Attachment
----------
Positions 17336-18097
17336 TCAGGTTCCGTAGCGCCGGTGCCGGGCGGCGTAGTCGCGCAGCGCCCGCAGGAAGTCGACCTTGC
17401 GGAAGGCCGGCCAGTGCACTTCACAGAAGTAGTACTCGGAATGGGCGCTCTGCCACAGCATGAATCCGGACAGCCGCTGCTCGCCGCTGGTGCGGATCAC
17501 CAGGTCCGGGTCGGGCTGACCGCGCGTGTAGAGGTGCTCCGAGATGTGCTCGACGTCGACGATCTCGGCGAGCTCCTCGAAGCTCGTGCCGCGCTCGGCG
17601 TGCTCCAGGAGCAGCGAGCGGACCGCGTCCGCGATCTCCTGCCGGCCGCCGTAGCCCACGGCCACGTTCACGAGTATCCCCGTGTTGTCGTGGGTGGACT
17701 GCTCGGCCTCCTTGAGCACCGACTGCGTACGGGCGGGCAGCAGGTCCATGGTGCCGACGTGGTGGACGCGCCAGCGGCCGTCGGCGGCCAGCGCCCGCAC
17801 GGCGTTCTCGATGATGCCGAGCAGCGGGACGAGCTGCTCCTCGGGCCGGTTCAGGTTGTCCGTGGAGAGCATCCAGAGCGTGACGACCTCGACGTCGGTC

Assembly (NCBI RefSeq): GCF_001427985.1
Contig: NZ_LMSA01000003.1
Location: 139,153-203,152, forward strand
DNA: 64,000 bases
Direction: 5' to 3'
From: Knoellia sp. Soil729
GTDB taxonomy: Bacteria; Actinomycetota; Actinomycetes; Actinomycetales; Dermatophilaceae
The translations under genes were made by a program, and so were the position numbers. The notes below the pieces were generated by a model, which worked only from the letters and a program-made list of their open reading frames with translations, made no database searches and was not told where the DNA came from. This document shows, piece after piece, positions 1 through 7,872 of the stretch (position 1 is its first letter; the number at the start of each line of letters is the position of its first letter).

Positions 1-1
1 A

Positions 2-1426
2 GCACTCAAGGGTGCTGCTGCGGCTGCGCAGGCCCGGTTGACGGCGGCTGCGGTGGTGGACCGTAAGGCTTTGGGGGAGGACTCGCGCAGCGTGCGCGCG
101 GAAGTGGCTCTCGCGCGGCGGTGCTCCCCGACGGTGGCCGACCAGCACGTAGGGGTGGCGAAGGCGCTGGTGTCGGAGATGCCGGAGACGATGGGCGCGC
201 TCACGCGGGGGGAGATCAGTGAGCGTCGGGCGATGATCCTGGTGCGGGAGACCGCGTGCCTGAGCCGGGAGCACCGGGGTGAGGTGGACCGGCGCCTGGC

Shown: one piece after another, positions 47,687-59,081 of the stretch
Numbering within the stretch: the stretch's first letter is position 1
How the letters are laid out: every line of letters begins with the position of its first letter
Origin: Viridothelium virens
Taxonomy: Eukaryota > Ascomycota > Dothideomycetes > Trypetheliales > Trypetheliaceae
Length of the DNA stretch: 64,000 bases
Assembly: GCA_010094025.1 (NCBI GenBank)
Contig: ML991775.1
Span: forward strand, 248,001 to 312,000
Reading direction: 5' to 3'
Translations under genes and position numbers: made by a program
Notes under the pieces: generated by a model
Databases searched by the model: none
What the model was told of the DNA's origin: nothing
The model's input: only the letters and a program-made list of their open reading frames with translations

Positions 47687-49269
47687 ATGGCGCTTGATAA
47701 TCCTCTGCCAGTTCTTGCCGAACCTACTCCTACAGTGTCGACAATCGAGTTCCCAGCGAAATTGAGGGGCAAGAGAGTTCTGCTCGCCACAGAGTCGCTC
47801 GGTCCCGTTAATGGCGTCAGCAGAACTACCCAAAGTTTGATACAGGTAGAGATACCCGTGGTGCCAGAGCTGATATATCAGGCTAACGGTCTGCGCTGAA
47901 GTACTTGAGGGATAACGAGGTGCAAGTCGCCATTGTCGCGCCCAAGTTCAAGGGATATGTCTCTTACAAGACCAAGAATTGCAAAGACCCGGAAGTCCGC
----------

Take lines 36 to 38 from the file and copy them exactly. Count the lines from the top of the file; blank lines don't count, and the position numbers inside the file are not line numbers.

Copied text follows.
The model's input: only the letters and a program-made list of their open reading frames with translations

Positions 47687-49269
47687 ATGGCGCTTGATAA